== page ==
TUCSON, Ariz. -- After six months of investigation and
deliberation, commissioner Bud Selig has given his approval to
former agent Jeff Moorad becoming a part-owner of the Arizona Diamondbacks.
Moorad and the team's managing partner, Ken Kendrick, revealed
Selig's decision while watching the Diamondbacks' first full-squad
spring training workout on Tuesday.
"It's been a long process," Moorad said, "but I think a
beneficial one for all concerned. The last six months have given me
an opportunity to get to know the club, to get to know the front
office personnel, in addition to getting quite comfortable with the
partnership that I'm about to become a part of."
The Diamondbacks raised eyebrows among other owners when they
proposed making a man who was one of the most prominent player
agents in the game a partner. Moorad had to provide the
commissioner's office with vast amounts of records as part of the
"If you look at the history of baseball," Kendrick said,
"Jeff is probably the highest profile person from the player rep
side to seek a senior position on the ownership side, so they
wanted to be extraordinarily thorough."
Moorad, a former partner of agent Leigh Steinberg, knows that
some in the tight-knit world of baseball ownership don't like him
entering their exclusive club.
"I'm sure that's the case at some levels," Moorad said, "but
on the other hand, I ask to be judged over the long term by what I
accomplish going forward. Hopefully now with an opportunity to do
that, the naysayers will have a chance to at least evaluate me on
The commissioner's office was expected to officially announce
Moorad's approval in the next few days.
Neither Moorad nor Kendrick would say how much money would be
involved, but it is significant enough to make Moorad the team's
fifth general partner in the team's majority ownership group.
Moorad, whose former clients include Diamondbacks star Luis Gonzalez, will oversee operation of the franchise as general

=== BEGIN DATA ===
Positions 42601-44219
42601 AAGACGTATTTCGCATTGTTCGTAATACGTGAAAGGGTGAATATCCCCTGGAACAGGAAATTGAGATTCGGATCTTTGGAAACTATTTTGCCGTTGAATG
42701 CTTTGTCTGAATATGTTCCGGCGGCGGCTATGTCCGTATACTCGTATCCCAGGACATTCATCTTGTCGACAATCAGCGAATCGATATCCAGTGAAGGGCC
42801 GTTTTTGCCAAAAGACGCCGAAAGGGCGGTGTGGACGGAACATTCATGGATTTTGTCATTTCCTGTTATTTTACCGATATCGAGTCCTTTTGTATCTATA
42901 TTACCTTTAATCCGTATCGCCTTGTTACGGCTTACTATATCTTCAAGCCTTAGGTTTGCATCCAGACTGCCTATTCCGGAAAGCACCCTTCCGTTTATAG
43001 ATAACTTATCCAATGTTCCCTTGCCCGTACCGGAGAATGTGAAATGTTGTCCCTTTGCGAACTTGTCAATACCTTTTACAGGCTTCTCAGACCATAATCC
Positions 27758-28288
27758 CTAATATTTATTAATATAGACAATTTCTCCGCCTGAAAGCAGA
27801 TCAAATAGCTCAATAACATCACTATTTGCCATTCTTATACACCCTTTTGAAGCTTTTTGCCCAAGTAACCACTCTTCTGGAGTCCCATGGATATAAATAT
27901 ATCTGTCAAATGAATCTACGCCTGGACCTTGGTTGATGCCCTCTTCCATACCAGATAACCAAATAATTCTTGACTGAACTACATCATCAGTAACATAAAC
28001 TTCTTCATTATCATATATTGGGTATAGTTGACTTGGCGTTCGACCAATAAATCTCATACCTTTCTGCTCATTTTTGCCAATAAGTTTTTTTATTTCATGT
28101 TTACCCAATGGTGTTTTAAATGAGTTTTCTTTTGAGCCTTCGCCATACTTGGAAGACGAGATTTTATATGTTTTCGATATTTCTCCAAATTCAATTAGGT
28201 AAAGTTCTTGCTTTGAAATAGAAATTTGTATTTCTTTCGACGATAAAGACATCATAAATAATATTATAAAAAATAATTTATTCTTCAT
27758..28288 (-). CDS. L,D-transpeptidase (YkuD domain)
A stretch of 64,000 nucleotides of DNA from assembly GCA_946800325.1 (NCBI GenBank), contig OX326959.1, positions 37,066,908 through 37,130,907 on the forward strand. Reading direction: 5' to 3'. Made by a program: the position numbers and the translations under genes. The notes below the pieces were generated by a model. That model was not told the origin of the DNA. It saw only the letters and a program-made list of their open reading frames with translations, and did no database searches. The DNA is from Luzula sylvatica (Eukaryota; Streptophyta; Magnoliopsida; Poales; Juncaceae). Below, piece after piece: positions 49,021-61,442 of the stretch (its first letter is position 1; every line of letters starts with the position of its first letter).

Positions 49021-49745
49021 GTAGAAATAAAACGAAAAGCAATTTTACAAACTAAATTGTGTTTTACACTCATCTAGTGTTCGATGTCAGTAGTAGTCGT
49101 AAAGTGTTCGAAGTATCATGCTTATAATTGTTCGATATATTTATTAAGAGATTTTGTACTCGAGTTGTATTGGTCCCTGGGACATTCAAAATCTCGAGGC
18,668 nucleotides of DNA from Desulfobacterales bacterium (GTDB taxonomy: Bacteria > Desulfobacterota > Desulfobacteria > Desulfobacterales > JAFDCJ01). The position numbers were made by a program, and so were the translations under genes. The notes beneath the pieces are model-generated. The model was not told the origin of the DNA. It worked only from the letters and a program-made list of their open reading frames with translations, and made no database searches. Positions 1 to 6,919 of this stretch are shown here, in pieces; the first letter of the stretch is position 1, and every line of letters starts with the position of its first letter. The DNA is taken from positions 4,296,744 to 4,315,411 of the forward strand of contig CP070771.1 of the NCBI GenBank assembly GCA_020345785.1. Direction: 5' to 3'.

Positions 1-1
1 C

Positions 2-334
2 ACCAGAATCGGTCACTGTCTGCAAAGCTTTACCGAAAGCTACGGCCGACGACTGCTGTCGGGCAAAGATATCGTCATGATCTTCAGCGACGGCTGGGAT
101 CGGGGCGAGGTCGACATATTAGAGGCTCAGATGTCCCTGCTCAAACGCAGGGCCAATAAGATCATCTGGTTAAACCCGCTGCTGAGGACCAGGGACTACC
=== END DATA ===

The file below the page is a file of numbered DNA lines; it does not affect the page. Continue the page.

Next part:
"He will be the one of us on active duty," said Kendrick, who
will remain managing partner and represent the team at owners'
Moorad, while at the center of the Diamondbacks' many offseason
personnel moves, officially was only an adviser until Selig's
approval. He was at the head table at the news conferences to
announce the hiring of Wally Backman as manager, then a few days
later, announcing Backman had been dismissed because of problems in
"Baptism by fire sometimes is the best way to learn," Moorad
said, "and it certainly was a fast-paced learning process, and one
that I hope is not only successful for the team in the short term
but one that can be helpful to me over the course of my career on
the management side."
Moorad said that his move to the other side of baseball "really
has been more comfortable than I might have assumed."
He said his familiarity with people in and around the game has
helped ease the transition.
Kendrick said that Moorad also had assembled a group of
investors who would become limited partners, pending approval from
the commissioner's office.
The team, meanwhile, has a player payroll of just under $60
million, Kendrick said, with a budget slightly above $60 million.
That would allow for a player acquisition in midseason if the team
needs someone to strengthen its position down the stretch.
The other general partners are Dale Jensen, Mike Chipman and
Jeff Royer. They were recruited three years ago by Jerry Colangelo
to take financial control of the team.
Colangelo, who headed the group that brought major league
baseball to Arizona in 1998, was to stay on as chairman, but left
in a dispute over philosophy last year.